Background: 17-Beta-estradiol inhibits smooth muscle cell proliferation and migration and accelerates endothelial cell repair in response to balloon injury. The aim of this study was to determine whether administration of estrogen is associated with decreased neointimal hyperplasia after stenting in the porcine model.
Methods and results: Twenty-two farm female pigs 7 months old were oophorectomized and at the third day normal saline (11 pigs) or 20 mg of estradiol valerate (11 pigs), modified release, were administered intramuscularly. At the 10th day after oophorerectomy, 1 or 2 stainless steel stents were implanted in the right coronary artery in each pig, and at the 17th day, normal saline or 10 mg estradiol valerate, modified release, were administered intramuscularly in the two groups. Pigs were sacrificed 28 days after stent implantation and histomorphometric analysis of the coronary arteries was performed (20 stents from the estrogen and 18 stents from the control groups). In the estrogen group, neointimal proliferation area was 1.42+/-0.55 mm(2), whereas in the control group, 1.96+/-0.89 mm(2) (p=0.02). Area stenosis was 39+/-13% and 49+/-16% in the two groups, respectively (p=0.07). Re-endothelialization was 2.67+/-0.34 and 2.22+/-0.46 in the two groups, respectively (p<0.010). The injury score was similar between the two groups.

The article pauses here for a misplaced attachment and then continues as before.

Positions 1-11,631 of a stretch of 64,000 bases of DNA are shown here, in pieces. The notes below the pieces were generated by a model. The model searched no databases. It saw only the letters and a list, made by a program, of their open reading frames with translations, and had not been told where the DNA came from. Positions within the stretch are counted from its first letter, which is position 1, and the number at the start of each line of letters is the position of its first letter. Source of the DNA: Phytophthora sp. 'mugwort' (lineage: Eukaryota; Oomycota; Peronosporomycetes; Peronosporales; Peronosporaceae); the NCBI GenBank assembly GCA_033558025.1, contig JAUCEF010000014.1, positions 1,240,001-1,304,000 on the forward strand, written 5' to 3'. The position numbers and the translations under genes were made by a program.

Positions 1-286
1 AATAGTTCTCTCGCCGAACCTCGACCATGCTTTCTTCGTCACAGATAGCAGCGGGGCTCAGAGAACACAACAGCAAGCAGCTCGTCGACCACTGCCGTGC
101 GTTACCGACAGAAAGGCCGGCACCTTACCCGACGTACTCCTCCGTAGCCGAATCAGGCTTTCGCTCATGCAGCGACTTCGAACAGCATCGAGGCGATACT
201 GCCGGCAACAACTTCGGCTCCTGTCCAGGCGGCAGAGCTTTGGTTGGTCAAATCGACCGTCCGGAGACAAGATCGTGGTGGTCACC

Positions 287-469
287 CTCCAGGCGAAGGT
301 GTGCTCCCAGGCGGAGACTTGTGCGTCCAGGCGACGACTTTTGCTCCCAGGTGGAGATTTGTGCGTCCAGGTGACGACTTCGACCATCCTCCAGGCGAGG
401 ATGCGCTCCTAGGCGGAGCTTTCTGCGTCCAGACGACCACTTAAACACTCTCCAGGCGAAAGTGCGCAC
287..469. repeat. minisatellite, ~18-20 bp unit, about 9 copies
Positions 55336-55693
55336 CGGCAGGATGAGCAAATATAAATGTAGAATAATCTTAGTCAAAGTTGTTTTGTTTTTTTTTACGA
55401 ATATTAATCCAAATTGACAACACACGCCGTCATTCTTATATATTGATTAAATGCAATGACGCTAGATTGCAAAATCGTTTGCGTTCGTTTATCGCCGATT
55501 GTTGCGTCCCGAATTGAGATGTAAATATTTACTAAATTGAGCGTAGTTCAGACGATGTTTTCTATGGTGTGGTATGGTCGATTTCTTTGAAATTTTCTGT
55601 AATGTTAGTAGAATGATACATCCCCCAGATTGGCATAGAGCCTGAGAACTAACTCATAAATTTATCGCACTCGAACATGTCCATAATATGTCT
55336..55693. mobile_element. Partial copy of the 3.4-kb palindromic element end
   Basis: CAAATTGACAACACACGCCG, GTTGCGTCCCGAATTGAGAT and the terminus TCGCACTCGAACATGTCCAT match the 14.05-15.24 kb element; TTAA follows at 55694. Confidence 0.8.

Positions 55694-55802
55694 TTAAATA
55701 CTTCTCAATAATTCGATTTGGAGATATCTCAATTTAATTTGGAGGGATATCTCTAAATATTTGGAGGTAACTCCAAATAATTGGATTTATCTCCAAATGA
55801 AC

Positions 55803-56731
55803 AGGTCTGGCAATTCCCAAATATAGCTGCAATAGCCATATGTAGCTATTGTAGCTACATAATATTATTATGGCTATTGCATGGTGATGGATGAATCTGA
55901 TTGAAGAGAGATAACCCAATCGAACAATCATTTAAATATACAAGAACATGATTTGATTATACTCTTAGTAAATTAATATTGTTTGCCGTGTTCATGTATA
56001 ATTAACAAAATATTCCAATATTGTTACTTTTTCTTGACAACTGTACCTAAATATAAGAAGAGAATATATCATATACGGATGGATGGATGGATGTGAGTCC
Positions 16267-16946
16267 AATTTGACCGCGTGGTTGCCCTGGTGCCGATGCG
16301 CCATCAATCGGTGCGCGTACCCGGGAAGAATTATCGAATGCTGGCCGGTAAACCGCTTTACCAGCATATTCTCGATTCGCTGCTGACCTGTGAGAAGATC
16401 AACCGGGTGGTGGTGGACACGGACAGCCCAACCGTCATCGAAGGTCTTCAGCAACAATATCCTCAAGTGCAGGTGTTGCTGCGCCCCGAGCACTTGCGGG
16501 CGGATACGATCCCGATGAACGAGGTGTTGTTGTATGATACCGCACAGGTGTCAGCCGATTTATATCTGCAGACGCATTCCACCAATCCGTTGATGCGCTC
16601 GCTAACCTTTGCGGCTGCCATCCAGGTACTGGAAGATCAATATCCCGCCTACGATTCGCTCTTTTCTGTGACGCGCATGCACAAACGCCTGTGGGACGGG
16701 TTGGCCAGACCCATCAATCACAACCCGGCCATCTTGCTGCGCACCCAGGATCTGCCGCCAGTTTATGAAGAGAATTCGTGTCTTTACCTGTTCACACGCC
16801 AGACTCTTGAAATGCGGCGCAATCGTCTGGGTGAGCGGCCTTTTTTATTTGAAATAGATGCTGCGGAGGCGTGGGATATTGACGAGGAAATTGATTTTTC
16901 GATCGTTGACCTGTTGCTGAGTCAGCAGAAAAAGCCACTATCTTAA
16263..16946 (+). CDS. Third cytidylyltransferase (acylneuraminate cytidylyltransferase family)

Conclusions: These data suggest that intramuscular administration of estrogen accelerates the endothelial cell repair in response to injury and reduces intimal hyperplasia in the porcine model.